Holier Than Thou

“It’s 1401. They don’t burn women anymore!” That’s the funniest of many funny lines in Heidi Schreck’s otherwise quite serious medieval-period Creature. It’s spoken by John Kempe (Darren Goldstein), whose wife, Margery (Sofia Jean Gomez), claims that, among other things, Jesus has appeared to her wearing purple robes. The actors in Creature pull off a monumental feat by convincing us that their characters are relevant not only to the year 1401, but to our world as well.

Margery Kempe actually existed. She lived in Norfolk, England from 1373-1438 and published what many believe to be the first ghostwritten (she was likely illiterate) autobiography in the English language. Part Shakespeare, part Wayne’s World, Creature is a tour de force, complicated, rich and thought provoking on too many levels to count. Ms. Schreck, the 2009 Page 73 playwriting fellow, utilizing familiar and ancient themes like superstition and sacrilege, has woven together an utterly original play, as communicative to our age as to an earlier one.

When we meet her, Margery is a new mother in the midst of a crisis. Uneducated, yet highly intelligent, brimming with desire and imagination, she becomes convinced that demons have possessed her soul and begins acting appropriately wacky. She’s “cured” after her vision of Jesus, but that’s not the end of her strange behavior; in fact, it’s just beginning. Her husband, John, a levelheaded, pragmatic brewer, adores her for her physical beauty and can’t understand why she won’t be content as a simple housewife. Feeling sinful and convinced that she’s answering God’s call, Margery avoids her husband’s amorous advances and seeks to know her creator, meeting, along the way, two holy men who quickly become enamored with her. One of them is a devil.

Despite weaknesses of the flesh, Margery aspires to join her heroes: women recognized as visionaries and sought after for their holiness. Audacious in her demonstrations, Margery prays loudly in public and boldly wears white (considered heretical for married women). If Margery were alive today, she would have her own reality show. She’s in a competition, trying to outdo others renowned for their saintliness. All the while, the countryside buzzes with talk of witches. Local women use animal bones to cast spells on their enemies. The authorities are burning “lollards:” those who believe that the church is an unnecessary conduit to salvation. Margery skirts dangerously close to accusations of witchcraft.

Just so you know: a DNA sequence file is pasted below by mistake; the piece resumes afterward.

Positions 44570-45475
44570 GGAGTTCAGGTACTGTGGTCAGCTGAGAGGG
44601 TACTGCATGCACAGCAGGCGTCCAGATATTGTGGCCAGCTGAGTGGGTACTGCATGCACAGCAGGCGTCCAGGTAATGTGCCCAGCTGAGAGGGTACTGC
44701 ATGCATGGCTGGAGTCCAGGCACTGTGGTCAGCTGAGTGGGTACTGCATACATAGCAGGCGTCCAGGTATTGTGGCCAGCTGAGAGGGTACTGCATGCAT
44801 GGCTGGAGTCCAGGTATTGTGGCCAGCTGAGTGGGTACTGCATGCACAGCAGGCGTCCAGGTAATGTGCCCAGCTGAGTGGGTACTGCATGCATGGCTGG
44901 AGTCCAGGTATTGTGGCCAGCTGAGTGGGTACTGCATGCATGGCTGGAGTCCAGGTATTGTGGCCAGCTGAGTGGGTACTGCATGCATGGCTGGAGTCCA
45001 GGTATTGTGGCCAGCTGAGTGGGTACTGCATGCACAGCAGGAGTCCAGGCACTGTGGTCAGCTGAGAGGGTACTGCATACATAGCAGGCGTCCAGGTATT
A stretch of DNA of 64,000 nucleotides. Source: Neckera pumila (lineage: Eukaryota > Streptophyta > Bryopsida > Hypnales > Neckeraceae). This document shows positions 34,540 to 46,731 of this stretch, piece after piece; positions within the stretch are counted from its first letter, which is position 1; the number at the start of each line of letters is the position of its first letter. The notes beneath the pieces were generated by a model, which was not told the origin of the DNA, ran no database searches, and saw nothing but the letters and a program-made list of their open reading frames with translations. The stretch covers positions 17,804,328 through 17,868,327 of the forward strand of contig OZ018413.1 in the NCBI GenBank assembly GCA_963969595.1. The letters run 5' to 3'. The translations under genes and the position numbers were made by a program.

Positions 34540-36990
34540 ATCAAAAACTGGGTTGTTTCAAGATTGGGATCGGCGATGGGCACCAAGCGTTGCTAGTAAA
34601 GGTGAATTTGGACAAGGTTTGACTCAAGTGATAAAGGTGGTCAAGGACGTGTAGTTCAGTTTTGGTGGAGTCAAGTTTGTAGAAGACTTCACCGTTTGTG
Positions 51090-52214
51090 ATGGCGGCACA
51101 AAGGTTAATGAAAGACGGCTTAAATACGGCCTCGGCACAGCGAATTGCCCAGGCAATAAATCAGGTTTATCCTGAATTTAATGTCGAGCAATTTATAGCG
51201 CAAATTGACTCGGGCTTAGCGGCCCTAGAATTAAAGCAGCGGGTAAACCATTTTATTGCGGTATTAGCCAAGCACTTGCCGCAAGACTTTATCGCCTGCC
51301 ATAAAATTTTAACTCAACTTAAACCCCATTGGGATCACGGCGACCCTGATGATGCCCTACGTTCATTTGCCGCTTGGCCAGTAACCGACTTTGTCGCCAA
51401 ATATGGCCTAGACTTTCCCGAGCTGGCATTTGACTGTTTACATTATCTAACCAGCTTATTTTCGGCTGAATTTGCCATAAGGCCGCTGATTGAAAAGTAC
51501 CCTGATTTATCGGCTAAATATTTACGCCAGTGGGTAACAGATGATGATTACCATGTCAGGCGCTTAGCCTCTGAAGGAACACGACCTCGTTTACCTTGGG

Yet, Margery is often hilariously naïve, believing that she can simply will herself onto the path of sainthood. Learning that a contemporary, Juliana of Norwich, has followers who bring her food, she states to her advisor, Father Thomas (Jeremy Shamos): “I’d like to live in a little house and have my followers bring me food. Though it depends on what kind of food they bring. I love honey cakes.” Margery even seeks advice from Juliana (Marylouise Burke) herself, an old woman who has lived in one room her entire life, meditating and avoiding temptations of the senses. Juliana has become something of a legend, and basks in her fame, even signing certificates that one can use as protection from accusations of heresy.

Temptations, for Margery, come in many forms, including that of a devilish, stuttering young man (Will Rogers, oddly playing almost the same character he played last year in Edward Bond’s Chair) who follows Margery to her praying spot and strikes up a conversation with her, ultimately attempting, in a roundabout way, to seduce her into hell. Though she (barely) resists his overtures, she is tainted.

All the actors are outstanding, but Mr. Shamos turns in a particularly strong performance as Father Thomas, a repressed middle-aged priest who at first disbelieves Margery and tries to shrug her off. This changes when, appealing directly to his vanity, the manipulative Margery mentions that she has spoken with Jesus about him. Reeling him in like a fish, she tells him that God is pleased with his servitude and that he will die in seven years, a good man.

Ms. Gomez’s performance is utterly convincing as the tortured and possibly mentally ill Margery, moving in the blink of an eye from hysteria to sadness and back again. Through her, Ms. Schreck examines what it means to be “holy,” showing the difficulty of separating the earthly from the otherworldly. Can someone ever truly claim to be “pure?”

Set designer Rachel Hauck and costume designer Theresa Squire work beautifully together to paint a convincing period piece, shrouded in darkness. The Ohio Theater’s almost cathedral-like space, spookily dotted with candles, is the perfect place to house Creature. Veteran director Leigh Silverman wisely moves out of the way of these extremely talented actors—all of whom understand exactly what they’re doing with this complex script— and lends a light but deft touch to the proceedings.

Creature does everything right, managing to be historically fascinating, loaded with depth and entertaining, all at once. I recommend it to anyone who relishes compelling new theater.

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